Review: Stage Left Lost
Imago’s latest work leaves Culturephile (almost) speechless.
Mime is back. Or…never left? At any rate, I’m almost at a loss for words to tell you how brilliantly Stage Left Lost, Imago ’s latest mute masterpiece, communicates.
About all I can say without spoiling surprises, is that there’s a love triangle and a murder mystery, and that the creative inspiration for the piece is the play Othello. Now here’s where it gets meta: rather than being a version of Othello, this is a play about actors acting in Othello, and their antics onstage, backstage, and off-stage. As if that weren’t oblique enough, the play splinters off into a split narrative, following several tangential characters out of the “theater” and into their respective personal lives. The story explores three degrees of separation, and you absolutely can’t anticipate which character will be featured next.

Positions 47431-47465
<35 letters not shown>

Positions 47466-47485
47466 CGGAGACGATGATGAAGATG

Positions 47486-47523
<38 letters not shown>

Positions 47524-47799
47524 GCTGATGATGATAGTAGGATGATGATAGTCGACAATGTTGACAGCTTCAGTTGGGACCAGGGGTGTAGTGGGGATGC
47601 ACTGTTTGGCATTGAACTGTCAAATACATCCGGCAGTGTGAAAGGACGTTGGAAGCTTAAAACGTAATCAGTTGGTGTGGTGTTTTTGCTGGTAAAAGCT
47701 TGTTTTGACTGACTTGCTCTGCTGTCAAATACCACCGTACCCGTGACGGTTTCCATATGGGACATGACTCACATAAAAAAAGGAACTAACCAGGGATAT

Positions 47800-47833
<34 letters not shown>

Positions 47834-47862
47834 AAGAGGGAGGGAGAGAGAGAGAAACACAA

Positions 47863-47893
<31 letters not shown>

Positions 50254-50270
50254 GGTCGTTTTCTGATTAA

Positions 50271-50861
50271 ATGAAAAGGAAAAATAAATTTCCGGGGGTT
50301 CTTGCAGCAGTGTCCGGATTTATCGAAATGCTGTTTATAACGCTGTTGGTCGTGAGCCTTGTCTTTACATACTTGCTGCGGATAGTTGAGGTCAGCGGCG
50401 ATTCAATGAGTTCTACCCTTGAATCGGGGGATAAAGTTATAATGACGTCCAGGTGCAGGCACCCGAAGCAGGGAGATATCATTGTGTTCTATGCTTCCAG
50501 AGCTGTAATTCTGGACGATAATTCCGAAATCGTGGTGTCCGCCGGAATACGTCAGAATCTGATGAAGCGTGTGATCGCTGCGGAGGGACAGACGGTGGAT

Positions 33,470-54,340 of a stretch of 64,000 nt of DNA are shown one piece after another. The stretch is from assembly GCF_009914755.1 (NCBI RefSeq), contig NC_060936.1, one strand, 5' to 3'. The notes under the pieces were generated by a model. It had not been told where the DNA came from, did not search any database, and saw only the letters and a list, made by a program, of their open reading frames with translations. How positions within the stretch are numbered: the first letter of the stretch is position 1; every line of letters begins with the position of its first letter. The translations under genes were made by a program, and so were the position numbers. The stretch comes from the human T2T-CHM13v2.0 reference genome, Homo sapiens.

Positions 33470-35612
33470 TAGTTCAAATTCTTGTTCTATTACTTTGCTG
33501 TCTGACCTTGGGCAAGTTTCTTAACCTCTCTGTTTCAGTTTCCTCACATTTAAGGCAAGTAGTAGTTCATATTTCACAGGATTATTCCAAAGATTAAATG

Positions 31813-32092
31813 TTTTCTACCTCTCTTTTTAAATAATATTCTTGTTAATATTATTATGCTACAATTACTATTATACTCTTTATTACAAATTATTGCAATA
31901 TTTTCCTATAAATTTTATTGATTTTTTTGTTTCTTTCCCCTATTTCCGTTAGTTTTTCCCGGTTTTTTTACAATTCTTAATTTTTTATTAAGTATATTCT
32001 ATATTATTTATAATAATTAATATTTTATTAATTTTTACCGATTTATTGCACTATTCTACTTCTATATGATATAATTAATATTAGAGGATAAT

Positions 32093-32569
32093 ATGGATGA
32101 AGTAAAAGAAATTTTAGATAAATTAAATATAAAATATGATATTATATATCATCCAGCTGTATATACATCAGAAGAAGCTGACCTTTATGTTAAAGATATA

Oh—and the actors mostly face sideways.
“Wow, sounds confusing,” you’re saying—and with the average theatrical effort, it sure would be. But miraculously, in this play, you know what’s going on at all times. Writer/director Jerry Mouawad’s ingenious staging leaves plenty of room for surprises—but absolutely none for misunderstandings. The lighting unfailingly guides your gaze, the music strikes the right moods, and an arsenal of little devices spell it out better than words ever could. Just when we thought mime was moot, it breaks out of the box!